The small village of Lods is situated in the département of Doubs in Franche-Comté. Listed as one of France’s most beautiful villages, the enviable site of Lods has inspired many painters and photographers.
The name of the village derives from Latin “laus” meaning “honour”. It is pronounced “lo”. The first written mention of the village dates back to 1189 but it is believed the site was occupied by humans in the 5th century. Located on the hillside of the Jura mountains, the medieval village specialised in two activities: wine production and iron forges.
The village is crossed by the Loue River which adds character and charm to the site. Here, the river flows swiftly through the Jura mountains through small waterfalls particular splendid at high water. The best place to admire the site of the village is from the bridge spanning the Loue River (D32 road). There can be seen an old moss-covered bridge in ruins.
It features a few monuments such as the Notre-Dame des Forges oratory created in 1787 and the St. Theodule church from the 18th century. Lods’ parish church is topped by a pointed bell tower and has a lovely sculpted pulpit inside.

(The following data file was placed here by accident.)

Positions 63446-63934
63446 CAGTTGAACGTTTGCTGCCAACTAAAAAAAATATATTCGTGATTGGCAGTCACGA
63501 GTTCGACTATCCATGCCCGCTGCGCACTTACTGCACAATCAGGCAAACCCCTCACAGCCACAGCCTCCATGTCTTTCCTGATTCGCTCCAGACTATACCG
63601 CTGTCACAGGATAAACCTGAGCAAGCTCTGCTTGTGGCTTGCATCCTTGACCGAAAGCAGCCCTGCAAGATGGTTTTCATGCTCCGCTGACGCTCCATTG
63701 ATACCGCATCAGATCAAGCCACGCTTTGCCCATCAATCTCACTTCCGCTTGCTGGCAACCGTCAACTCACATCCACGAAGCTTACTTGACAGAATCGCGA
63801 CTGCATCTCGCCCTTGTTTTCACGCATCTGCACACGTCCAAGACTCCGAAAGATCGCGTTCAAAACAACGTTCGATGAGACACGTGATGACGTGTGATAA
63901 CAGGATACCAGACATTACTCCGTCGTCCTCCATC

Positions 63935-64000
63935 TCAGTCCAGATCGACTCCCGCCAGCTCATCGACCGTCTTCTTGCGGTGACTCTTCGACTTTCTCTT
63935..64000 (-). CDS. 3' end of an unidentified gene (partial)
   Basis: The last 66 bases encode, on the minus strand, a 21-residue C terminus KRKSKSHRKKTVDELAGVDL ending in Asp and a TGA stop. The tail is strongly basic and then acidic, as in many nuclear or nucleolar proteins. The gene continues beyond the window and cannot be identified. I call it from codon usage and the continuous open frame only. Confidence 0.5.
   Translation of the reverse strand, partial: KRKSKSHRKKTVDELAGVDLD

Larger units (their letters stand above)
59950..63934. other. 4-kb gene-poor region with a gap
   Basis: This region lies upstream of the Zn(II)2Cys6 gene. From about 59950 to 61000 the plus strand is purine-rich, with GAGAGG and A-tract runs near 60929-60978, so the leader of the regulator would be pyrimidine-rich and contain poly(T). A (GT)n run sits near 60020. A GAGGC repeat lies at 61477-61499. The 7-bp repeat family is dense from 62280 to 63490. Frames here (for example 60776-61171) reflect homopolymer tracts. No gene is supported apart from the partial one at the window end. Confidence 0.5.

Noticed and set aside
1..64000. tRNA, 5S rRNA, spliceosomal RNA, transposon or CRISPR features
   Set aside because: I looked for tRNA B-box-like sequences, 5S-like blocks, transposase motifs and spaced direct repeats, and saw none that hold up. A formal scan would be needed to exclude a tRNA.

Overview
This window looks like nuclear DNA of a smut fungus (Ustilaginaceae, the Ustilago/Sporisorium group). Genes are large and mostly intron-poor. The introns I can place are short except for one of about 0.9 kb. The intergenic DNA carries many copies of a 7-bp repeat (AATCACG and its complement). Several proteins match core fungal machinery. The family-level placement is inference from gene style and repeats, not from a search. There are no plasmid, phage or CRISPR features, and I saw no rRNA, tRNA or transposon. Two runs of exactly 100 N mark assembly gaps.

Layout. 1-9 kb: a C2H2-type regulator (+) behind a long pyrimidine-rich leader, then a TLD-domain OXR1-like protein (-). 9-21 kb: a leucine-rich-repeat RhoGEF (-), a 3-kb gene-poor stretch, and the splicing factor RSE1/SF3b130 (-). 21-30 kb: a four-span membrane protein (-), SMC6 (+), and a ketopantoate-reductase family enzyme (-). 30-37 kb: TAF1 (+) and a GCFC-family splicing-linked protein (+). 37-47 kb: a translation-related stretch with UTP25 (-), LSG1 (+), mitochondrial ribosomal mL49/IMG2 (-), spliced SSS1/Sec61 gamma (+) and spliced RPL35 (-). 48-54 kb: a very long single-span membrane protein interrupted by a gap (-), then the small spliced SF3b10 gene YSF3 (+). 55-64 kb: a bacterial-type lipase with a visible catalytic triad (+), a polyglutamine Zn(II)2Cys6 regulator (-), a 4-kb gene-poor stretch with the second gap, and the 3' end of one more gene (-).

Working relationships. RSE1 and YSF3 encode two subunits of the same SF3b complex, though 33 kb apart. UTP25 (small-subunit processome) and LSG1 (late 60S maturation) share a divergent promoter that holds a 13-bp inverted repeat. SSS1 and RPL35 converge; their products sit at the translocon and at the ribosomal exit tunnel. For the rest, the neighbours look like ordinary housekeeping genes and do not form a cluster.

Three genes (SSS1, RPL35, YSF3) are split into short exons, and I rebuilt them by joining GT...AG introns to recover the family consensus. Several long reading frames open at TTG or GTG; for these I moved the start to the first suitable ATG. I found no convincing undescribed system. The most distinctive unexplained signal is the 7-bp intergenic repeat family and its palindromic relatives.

The streets of the village centre are bordered with a few wine-growers’ houses. With their brown roofs, they date from the 16th and 17th centuries. One of them hosts the wine museum which recalls the vinery past of Lods. Before the phylloxera crisis in 1885, the vineyard covered an area of 130 hectares in the Loue Valley.
The Lods Castle, a strong house from the 14th century, once guarded the salt route. It has been listed as a historic monument by the French State since 2003.
A visit to Lods can be complemented by the discovery of the Loue Valley and the old village of Ornans.
Featured image: © Jean-Pol GRANDMONT – licence [CC BY-SA 3.0] from Wikimedia Commons